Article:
5 Marketing Mistakes That Can Get You Into Legal Trouble

5 Marketing Mistakes That Can Get You Into Legal Trouble

Marketing is public, so when you put out any marketing material in prints, videos, or audio, you’ll likely be unable to retrieve or erase it. In the rush and excitement to get your business to stay on top and gather more customers, you may make costly mistakes that can land you into legal trouble.

Marketing is great and can boost your business’ revenue; however, mistakes can significantly impact your business. Hence, there’s a need to ensure your marketing stays within advertising laws. For that reasons you can go through many abm case studies.

It may help you to consult trademark lawyers in San Diego, California before pushing out marketing materials. This will help you avoid infringing on another person’s trademark or let you ensure your marketing falls within the law.

Regardless, you should know what to avoid during your marketing campaigns, and that’s what this article will help you with.

5 marketing mistakes to avoid to prevent legal trouble

As a business owner, you should understand that every business’ rights are protected under the law, and yours isn’t an exception. However, this isn’t an avenue for you to carry on with marketing activities carelessly.

Marketing laws exist so every business can thrive in the marketplace. However, making some mistakes can bring legal consequences.

Here are marketing mistakes you shouldn’t make.

1.   Using someone else’s trademark

Using someone else’s trademark is a complete infringement of their rights. With the advent of the internet, it’s easy for people to download and use people’s trademarks in their marketing materials. It’s even easier for the owner to discover that an unauthorized person used their trademark.

You don’t just browse the internet and copy and paste people’s trademarks into your marketing materials. You could ruin your business’ reputation and pay costly damages to the infringed upon. After all, you can’t profit from another person’s trademark without permission.

To use someone else’s trademark, you must ask permission to use it for marketing. The owner may permit you freely or, on some occasions, arrange a licensing agreement.

It’s best to find out whether you can use a trademark rather than get sued for using it without permission. You can also speak to a trademark attorney regarding this.

2.   Sending spam email

Incessant emails can be annoying, and no one likes to receive them. If you send too many unwanted emails, users might earmark them as spam. Their ISPs could block your email, or your provider may shut down your campaign. However, that may be the least of your worries when you’re served a fine for breaking the CAN-SPAM law.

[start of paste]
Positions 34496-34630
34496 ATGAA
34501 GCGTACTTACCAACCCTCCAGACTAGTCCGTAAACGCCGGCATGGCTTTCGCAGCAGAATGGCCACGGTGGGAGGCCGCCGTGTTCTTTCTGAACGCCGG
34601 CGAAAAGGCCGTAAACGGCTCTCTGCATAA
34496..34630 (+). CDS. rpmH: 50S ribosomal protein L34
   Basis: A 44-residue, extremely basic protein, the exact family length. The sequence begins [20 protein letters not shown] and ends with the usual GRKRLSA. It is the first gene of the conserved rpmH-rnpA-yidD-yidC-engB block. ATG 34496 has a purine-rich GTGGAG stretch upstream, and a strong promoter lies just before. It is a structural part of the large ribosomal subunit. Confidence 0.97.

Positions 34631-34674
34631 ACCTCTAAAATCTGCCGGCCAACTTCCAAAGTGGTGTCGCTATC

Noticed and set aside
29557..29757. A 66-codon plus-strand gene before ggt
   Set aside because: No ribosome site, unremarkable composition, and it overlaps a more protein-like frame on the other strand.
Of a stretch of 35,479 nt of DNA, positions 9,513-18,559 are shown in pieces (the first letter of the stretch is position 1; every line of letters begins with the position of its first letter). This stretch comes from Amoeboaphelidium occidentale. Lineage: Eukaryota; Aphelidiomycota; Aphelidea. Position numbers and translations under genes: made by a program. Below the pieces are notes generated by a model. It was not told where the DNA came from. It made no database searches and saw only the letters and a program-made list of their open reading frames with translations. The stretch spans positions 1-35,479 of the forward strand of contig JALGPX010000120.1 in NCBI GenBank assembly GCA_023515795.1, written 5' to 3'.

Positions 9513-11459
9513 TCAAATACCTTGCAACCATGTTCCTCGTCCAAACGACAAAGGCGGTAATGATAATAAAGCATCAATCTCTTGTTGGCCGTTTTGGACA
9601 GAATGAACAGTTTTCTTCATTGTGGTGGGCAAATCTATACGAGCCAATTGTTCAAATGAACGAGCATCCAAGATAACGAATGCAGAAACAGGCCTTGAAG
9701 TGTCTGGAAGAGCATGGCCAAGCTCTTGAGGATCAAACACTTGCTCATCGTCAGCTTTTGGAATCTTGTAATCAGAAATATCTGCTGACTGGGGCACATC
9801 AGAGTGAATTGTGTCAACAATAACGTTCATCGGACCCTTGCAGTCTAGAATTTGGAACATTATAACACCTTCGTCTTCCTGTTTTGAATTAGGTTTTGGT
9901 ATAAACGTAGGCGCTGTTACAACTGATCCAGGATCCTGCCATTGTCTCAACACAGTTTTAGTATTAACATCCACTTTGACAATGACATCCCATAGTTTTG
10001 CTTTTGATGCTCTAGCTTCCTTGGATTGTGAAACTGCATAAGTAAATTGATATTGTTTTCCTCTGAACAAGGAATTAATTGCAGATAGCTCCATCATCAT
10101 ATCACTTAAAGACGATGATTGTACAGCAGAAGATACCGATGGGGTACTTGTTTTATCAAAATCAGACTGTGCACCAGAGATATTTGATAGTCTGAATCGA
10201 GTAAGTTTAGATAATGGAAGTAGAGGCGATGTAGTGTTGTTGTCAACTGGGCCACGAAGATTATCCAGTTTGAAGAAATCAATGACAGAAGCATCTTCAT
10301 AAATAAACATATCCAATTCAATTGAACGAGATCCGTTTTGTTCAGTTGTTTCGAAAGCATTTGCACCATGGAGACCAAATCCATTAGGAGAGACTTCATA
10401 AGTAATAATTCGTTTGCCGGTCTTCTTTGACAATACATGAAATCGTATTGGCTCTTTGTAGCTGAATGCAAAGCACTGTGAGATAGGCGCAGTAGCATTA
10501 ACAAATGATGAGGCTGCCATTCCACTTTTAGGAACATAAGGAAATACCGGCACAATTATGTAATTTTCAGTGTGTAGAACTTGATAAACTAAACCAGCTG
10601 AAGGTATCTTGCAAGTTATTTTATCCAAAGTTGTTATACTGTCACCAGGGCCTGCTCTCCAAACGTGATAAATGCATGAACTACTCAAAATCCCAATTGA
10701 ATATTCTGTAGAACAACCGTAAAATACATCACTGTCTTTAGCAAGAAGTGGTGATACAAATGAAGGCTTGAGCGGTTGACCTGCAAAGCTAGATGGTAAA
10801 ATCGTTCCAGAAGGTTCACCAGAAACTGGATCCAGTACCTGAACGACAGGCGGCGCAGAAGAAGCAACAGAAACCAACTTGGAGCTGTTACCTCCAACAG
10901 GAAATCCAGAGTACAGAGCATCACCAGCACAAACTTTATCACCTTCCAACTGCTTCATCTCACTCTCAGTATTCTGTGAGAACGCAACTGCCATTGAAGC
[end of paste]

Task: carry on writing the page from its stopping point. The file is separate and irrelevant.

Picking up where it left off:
You could pay up to $16,000 per email you send. The laws are clear, and you should read them so you can ensure your email marketing is within the law. Your email marketing must adhere to the rules, including:

  • Not using deceptive subject lines
  • Adding your location address to the footer of the email
  • Leaving information on how users can opt-out of getting emails from you
  • Honoring opt-out requests quickly
  • Identifying your message as an ad
  • Monitoring your email marketing if you hire another company to handle it
  • Not using false header information

3.   Defaming a company

Defamation is serious, whether it’s towards a person or a business. It’s damaging and can ruin the other person’s business and reputation. A competitor can sue you if you defame them in your marketing activities. Therefore, you shouldn’t attack any competitors in your marketing efforts.

Furthermore, you should engage in comparative advertising with caution. Don’t draw direct comparisons in your marketing, or competitors may sue you. Even at that, you should speak to a lawyer about whether you are in the right and the possible consequences.

You should also adhere to advertising laws regarding using another person’s trademark in your marketing. You may claim it’s fair use or comparative advertising when it’s completely different. If you get sued for defamation, you’ll not only pay damages, but may also damage your business’ reputation in the process.

4.   Using misleading or false advertising

You must not use false or misleading information in your marketing. All businesses must follow advertising rules, whether your business is small, large, local, or all over the country. Using false information can have your marketing ruled as deceptive.

Furthermore, you’re already breaching marketing laws if you use misleading information or intentionally leave out important ones to get customers to opt in. For example, claims about a product’s safety or health benefits must follow the law. If you make a claim, be ready to back it up with data.

The penalty you may suffer from false or misleading advertising depends on the scope of the ad and the potential damage it has on the users or competition. Ensure you read and understand the different marketing rules to avoid mistakes clearly.

5.   Don’t make claims you can’t support

In the marketing world, you must not make claims that you cannot support. Whether about the wonders of your products or services or other businesses. If you make a superiority claim about being the best in the market, you must be ready to defend it.

Other businesses can challenge you, and you may have to take down the claim if you cannot defend it. You may even need a law attorney to defend you in court. However, you can save yourself from embarrassment or stress if you understand what not to put out for marketing. Compliance with the law is key.


Marketing is a great way to draw more people to your business. Marketing efforts, however, must be true and adhere to the law. As a business owner, understanding marketing laws is crucial for your business to avoid legal trouble.